I was never much of a theater guy. Back in my younger days being into theater had certain connotations if you were a young male. I'm happy to say that society has progressed past such ridiculous stereotypes, at least I think it has, and I'd like to think that were I 25 years or so younger, I would have dabbled in some high school theater productions. But just because I never dabbled, doesn't mean I'm ignorant to the theater, specifically, the works of William Shakespeare, even more specifically, Macbeth. It's important to understand Macbeth and the superstitions surrounding the famous, or infamous, depending on your point of view, play before watching Phil Wurtzel's A Haunting in Cawdor.
To make a long story short, because of the plays rather morbid subject matter which includes various murders, madness, witches, and damning prophecies, many believe that Macbeth is cursed. The old superstition surrounding the play dictates that you should not utter the name of play at one of its productions, lest you curse the production and any number of ill things will befall the cast and crew. If you need further illustration, look for "The Simpsons" episode with Sir Ian McKellan, there's a hilarious bit where McKellan is repeatedly injured because America's favorite yellow family can't seem to understand the concept of the curse, saying the name of the play over and over again as terrible things keep happening to McKellan.
History lesson over, let's get back to the film, which starts with young Vivian Miller (Shelby Young "American Horror Story: Murder House") waiting at the bus stop for her ride to theater camp. There she meets local boy Roddy (Michael Welch, Twilight), who seems nice enough, but it's obvious there are quite a few skeletons in Vivian's closet. We find out a little bit when we learn that this is no regular theater camp. It's essentially a theater work release program for juvenile offenders. Vivian claims she's in for some ill advised burglary as a youth, but her unconvincing lying ability and some well placed flashbacks tell us that there is substantially more meat to Vivian's situation than she lets on.
Theater director Lawrence O'Neil (Cary Elwes, Saw), who also seems to have his fair share of skeletons in his own closet informs the gaggle of youthful offenders that this season the camp will be presenting MacBeth despite protests from certain people in O'Neil's inner circle. After a particularly moving audition, Vivian is cast as the tortured titular Lady, something that would seem to run counter productive with Vivian's current mental state. As the play get deeper into rehearsals, Vivian starts seeing things, hearing voices, and is generally starting to lose it. In order to vanquish the voices she must not only confront her own past, but those of director O'Neil and the very theater they are at.
Written and directed by Phil Wurtzel, A Haunting in Cawdor stands as a spooky love letter the the legendary Cawdor Theater in rural Michigan and to one of Shakespeare's master works in Macbeth. While certain films set at camps can feel weird geographically. Wurtzel does a great job of nailing down the geography of the theater and its surroundings so as a viewer you will never be asking: "Wait. Where are they and how did they get there so fast?" It's an important thing to do because a film like A Haunting in Cawdor requires your full attention. It's not as effective if you are constantly trying to figure out the geography of a particular scene.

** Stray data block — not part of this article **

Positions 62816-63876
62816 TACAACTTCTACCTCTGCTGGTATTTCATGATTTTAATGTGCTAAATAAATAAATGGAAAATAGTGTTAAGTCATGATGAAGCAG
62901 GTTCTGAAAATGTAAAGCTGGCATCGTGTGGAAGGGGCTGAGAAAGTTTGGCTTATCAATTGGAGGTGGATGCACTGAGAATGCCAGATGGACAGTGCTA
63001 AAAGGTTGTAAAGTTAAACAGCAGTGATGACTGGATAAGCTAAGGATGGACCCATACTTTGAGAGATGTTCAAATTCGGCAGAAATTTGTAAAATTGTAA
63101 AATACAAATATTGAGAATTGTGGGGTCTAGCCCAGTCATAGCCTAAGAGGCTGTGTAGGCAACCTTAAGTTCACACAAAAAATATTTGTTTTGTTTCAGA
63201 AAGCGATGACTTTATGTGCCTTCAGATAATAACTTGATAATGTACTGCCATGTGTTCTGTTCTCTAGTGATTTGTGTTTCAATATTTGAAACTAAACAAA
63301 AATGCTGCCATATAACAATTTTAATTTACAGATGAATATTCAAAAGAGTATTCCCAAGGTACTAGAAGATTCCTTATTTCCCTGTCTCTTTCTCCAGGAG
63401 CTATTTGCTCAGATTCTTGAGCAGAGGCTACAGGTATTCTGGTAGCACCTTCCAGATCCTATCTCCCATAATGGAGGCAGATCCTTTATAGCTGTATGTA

Wurtzel's job was made easier by the skill of his lead actors. I shouldn't have to tell you that Cary Elwes is tremendous in the film. If you've seen Saw, Kiss the Girls, or any of his non-genre fare you know that he is one of the most underrated actors working today. His foil in the film, Miller, is up to the task of playing against such an experienced thespian as Elwes. Despite some thin scenarios she's given to work with, Miller consistently is able to convey the gravitas of her situation.
The film is not without issues. It feels as though Michael Welch's part should have been bigger. He pops up every now and then, and plays a big part in the third act, but he disappears for large stretches of the film. When it's finally time for him to contribute to the plot, he hasn't been established enough to care about. I don't know if scheduling was an issue for Welch, but he needed to be used more to better establish Roddy effectively.
Welch not being effectively established hinders an already very thin third act. Wurtzel tries to create the concept of two different worlds that exist at the same time with certain characters having the ability to cross between them, but again, it's something that isn't given the proper time to gestate before being dove into full bore in the films last 15 minutes.
A Haunting in Cawdor is well directed and very well acted. It misses the mark when it comes to some of the pacing and timing. It's not a very scary film, there are maybe two legitimate jump scares, but it does keep you feeling uneasy though most of it's 100 minute running time. If you are the type of person who wants their horror films doused in blood, then I would recommend sitting this one out. The body body count is kept as a minimum here. But if you are in the mood for a a tight ghost story type thriller with its backbone squarely in its love for the theater then A Haunting In Cawdor may be a film you would enjoy. Check it out this coming week in theaters across the country and also on demand March 11th.
*** stars out of *****
That;s it for me. As always, thanks for reading and "enjoy every sandwich."